Lizzo, a pop star who has built her brand on both body positivity and empowering upbeat hits, is facing a new lawsuit that levels serious allegations, including claims that she created a hostile work environment and engaged in sexual harassment. Lizzo has denied these allegations, which have raised questions both about her treatment of employees as well as the reality of the image she’s cultivated as a champion of plus-size women and women of color.
The lawsuit, filed by three of Lizzo’s former dancers this week, also alleges misconduct by her production company, Big Grrrl Big Touring Inc., and her dance team captain Shirlene Quigley. Among the claims included in the suit is that Lizzo pressured dancers into unwanted sexual situations, made statements that were perceived as thinly veiled comments about a dancer’s weight gain, and put people through grueling rehearsals that led to one dancer soiling herself.
In an Instagram post, Lizzo pushed back against these allegations, claiming they are as “unbelievable as they sound and too outrageous to not be addressed.” She has also hired Hollywood lawyer Marty Singer — an attorney who has previously worked with Jonah Hill, Kim Kardashian, and Chris Brown — to represent her in the case.
Known for hits like “Good as Hell,” and “Truth Hurts,” Lizzo has been synonymous with catchy hits that have an overwhelmingly positive message. Additionally, as a plus-size Black artist she’s repeatedly called out the criticism and abuse plus-size women of color face in society, and sought to promote better beauty standards. Previously, she launched a size-inclusive shapewear line called Yitty and also had a reality show called Watch Out for The Big Grrrls, which aimed to spotlight and cast plus-size dancers. (Two of the plaintiffs, Arianna Davis and Crystal Williams, appeared on the show.)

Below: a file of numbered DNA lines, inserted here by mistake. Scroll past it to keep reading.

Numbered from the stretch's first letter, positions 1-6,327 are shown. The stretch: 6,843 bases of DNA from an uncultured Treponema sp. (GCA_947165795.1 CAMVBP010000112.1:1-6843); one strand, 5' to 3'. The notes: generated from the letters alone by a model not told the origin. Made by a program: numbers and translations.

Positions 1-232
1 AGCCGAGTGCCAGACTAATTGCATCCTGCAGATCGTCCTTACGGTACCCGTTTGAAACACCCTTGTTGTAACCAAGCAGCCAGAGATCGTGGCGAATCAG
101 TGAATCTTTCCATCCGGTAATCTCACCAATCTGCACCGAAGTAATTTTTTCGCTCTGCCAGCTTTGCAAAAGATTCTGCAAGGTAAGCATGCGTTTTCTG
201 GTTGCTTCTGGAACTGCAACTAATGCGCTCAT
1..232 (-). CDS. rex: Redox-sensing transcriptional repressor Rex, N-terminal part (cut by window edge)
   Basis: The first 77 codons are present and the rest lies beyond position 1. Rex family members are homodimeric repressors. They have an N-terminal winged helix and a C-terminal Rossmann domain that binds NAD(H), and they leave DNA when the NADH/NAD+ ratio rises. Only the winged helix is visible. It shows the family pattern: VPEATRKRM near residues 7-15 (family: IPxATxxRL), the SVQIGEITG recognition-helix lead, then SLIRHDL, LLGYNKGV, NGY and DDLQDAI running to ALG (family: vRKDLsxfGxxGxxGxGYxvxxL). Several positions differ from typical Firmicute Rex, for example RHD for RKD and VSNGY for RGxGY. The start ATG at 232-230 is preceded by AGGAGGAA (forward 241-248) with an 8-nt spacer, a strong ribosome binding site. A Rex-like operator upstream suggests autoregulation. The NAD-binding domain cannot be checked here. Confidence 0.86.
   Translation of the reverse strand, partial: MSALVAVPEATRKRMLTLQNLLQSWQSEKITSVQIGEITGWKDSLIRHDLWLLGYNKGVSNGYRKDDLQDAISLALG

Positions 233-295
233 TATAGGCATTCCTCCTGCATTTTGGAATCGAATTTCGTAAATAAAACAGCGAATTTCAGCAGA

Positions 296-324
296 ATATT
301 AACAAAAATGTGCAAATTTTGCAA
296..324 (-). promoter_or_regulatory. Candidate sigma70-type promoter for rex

The potential harassment detailed in the lawsuit, though, calls this message and her image into question, while highlighting the relative lack of oversight for artists in the music industry.
“The stunning nature of how Lizzo and her management team treated their performers seems to go against everything Lizzo stands for publicly, while privately she weight-shames her dancers and demeans them in ways that are not only illegal but absolutely demoralizing,” the plaintiffs’ attorney Ron Zambrano said in a statement.
The allegations against Lizzo, briefly explained
The lawsuit — brought by plaintiffs Crystal Williams, Arianna Davis, and Noelle Rodriguez — alleges nine areas of misconduct in total related to their experience on Lizzo’s “Special” tour. Some of these claims are made against all three defendants including Lizzo, Quigley, and Big Grrrl Big Touring Inc., while others are only alleged of some of the defendants. Additionally, some of the claims are made by all three plaintiffs, while others are only made by individual plaintiffs.
The civil lawsuit was filed in Los Angeles Superior Court, and could result in monetary damages for the plaintiffs if it were to move forward and the defendants were found liable. Prior to filing the suit, Davis and Williams had been fired from the dance troupe, while Rodriguez said she resigned over how poorly her colleagues were treated.
The allegations made against all three defendants include a hostile work environment that featured sexual harassment, a failure to prevent or remedy sexual harassment in the workplace, and a failure to prevent or remedy religious harassment in the workplace.
The plaintiffs claim they were made to feel their employment was precarious, and that they had to comply with requests that made them uncomfortable in order to continue working. Some of those requests were of a sexual nature, including, among other things, pressure from Lizzo to attend a performance with nude dancers in Amsterdam, to eat bananas placed in nude dancers’ genitals, and pressure on one of the plaintiffs to touch a dancer’s breasts.